Bug. At the beginning, Bug seems hyper-realistic. We're shown a drink- and drug-addled woman, Agnes, living in a motel room, which we learn is on the outskirts of Oklahoma City. We have been here before. It is -- among other things -- Sam Shepard country. A quiet young man, Peter, invades Agnes's life. When her drunken, ex-con ex-husband finally makes his entrance, Peter neither flinches away nor defends Agnes from his violence, but afterwards, he takes care of her, and the two of them end up in bed together. After what we're led to believe is mutually welcome and spiritually replenishing sex, he wakes, flailing in the darkness. There's a bug in the bed, he insists. And it's got to be killed. The action speeds up and, before our eyes, the couple begins spiraling into madness. Eventually, Agnes's cheap motel room is filled with fly swatters, a bug zapper, flypaper, chemicals, sprayers and drums of gasoline. Although there's a glimmer of political reality to Bug -- Peter claims to be an Iraq vet and the victim of government experimentation -- the play is a pretty straightforward thriller, intelligent, sometimes funny and replete with fear and blood. Chris Reid gives an extraordinary performance as Peter -- nuanced, intense, understated and dangerous. Presented by Curious Theatre Company through December 17, 1080 Acoma Street, 303-623-0524, www.curioustheatre.org. Reviewed November 10.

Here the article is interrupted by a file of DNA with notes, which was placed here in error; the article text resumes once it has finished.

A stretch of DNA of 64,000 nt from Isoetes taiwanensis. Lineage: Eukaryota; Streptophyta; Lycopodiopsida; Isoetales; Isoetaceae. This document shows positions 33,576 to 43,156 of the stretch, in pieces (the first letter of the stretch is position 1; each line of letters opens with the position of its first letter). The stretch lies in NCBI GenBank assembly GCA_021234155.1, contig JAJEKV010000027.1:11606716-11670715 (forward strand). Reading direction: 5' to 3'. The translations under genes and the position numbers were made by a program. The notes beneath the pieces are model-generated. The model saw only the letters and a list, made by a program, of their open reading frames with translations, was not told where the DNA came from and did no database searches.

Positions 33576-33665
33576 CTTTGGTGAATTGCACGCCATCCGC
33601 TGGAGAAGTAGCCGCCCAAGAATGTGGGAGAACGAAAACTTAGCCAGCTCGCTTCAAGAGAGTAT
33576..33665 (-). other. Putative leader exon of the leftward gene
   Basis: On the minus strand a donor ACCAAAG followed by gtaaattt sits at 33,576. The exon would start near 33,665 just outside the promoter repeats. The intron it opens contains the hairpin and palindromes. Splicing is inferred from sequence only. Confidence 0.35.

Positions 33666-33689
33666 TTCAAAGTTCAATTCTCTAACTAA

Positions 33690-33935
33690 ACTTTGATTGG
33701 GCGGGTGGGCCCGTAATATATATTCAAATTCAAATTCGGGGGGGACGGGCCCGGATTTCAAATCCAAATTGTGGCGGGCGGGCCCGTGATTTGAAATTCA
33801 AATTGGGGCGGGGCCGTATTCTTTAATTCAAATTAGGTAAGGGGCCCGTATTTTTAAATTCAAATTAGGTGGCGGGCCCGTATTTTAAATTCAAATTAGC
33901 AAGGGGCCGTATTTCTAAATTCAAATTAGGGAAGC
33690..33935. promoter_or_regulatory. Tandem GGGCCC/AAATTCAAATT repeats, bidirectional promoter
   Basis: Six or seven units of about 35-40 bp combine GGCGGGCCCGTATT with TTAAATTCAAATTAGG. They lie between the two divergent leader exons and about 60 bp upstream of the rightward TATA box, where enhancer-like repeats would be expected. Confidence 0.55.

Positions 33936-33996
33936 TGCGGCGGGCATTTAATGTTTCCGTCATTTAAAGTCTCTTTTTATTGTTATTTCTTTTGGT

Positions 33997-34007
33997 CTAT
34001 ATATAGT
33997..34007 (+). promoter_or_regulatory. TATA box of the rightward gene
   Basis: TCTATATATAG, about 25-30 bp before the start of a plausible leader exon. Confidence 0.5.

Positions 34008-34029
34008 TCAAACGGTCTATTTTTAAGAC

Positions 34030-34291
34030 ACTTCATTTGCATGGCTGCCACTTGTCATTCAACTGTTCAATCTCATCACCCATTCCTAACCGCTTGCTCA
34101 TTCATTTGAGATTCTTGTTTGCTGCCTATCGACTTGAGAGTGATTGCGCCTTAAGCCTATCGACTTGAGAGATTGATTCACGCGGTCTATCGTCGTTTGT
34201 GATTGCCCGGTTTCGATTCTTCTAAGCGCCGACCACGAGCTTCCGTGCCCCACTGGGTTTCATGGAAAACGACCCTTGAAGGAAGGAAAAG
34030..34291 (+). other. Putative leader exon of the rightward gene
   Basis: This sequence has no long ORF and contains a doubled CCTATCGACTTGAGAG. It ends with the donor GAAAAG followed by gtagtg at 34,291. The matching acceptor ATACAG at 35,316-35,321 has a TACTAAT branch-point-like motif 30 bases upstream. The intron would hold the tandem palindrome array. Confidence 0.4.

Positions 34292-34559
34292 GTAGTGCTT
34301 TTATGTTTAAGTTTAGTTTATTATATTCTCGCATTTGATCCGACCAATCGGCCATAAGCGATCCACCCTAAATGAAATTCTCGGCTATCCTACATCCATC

The Fourth Wall. Playwright A.R. Gurney is a courteous, upper-crust kind of guy, so when he found himself enraged by national politics, he didn't respond with agitprop or searing realism. Instead he imagined a comfortably middle-class housewife, Peggy, who -- by way of protest -- rearranges all the furniture in her living room so that it faces an imaginary theatrical fourth wall. Pretty soon, anyone entering Peggy's living room begins behaving like a character on a stage, and the resultant mix of realism and the actors' frantic bouts of self-aware staginess creates a cascade of evocative moments and clever jokes. There's also a piano that plays Cole Porter all by itself. As interior designer Julia preens and poses, Peggy's husband attempts to understand her, and theater professor Floyd urges Peggy to explore new forms of theater, Peggy herself stays true to her vision. She believes that beyond her sheltered world there are people of every race and nationality who can be persuaded to march on Washington and halt the madness of George W. Bush's foreign policy. This production focuses more on surface comedy than on Peggy's rage and sadness, however, which makes it amusing but ultimately inconsequential. Presented by the Avenue Theater through May 22, 417 East 17th Avenue, 303-321-5925, www.avenuetheater.com. Reviewed September 1.